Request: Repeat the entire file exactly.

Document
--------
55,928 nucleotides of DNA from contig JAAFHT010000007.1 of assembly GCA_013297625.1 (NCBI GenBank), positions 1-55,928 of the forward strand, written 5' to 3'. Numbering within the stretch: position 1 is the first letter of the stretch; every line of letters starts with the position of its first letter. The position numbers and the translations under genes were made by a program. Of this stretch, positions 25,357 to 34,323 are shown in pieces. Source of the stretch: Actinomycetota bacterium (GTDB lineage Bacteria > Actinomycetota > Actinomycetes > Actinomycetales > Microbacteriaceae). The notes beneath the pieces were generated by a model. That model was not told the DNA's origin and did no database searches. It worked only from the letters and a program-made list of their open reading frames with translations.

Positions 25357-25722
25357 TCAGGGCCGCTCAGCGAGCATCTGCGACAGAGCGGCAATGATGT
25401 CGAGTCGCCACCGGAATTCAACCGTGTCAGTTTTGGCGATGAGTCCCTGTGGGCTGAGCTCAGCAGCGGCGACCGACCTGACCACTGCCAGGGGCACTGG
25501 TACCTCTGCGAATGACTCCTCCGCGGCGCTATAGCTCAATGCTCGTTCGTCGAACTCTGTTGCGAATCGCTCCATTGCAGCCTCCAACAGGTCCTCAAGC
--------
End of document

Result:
55,928 nucleotides of DNA from contig JAAFHT010000007.1 of assembly GCA_013297625.1 (NCBI GenBank), positions 1-55,928 of the forward strand, written 5' to 3'. Numbering within the stretch: position 1 is the first letter of the stretch; every line of letters starts with the position of its first letter. The position numbers and the translations under genes were made by a program. Of this stretch, positions 25,357 to 34,323 are shown in pieces. Source of the stretch: Actinomycetota bacterium (GTDB lineage Bacteria > Actinomycetota > Actinomycetes > Actinomycetales > Microbacteriaceae). The notes beneath the pieces were generated by a model. That model was not told the DNA's origin and did no database searches. It worked only from the letters and a program-made list of their open reading frames with translations.

Positions 25357-25722
25357 TCAGGGCCGCTCAGCGAGCATCTGCGACAGAGCGGCAATGATGT
25401 CGAGTCGCCACCGGAATTCAACCGTGTCAGTTTTGGCGATGAGTCCCTGTGGGCTGAGCTCAGCAGCGGCGACCGACCTGACCACTGCCAGGGGCACTGG
25501 TACCTCTGCGAATGACTCCTCCGCGGCGCTATAGCTCAATGCTCGTTCGTCGAACTCTGTTGCGAATCGCTCCATTGCAGCCTCCAACAGGTCCTCAAGC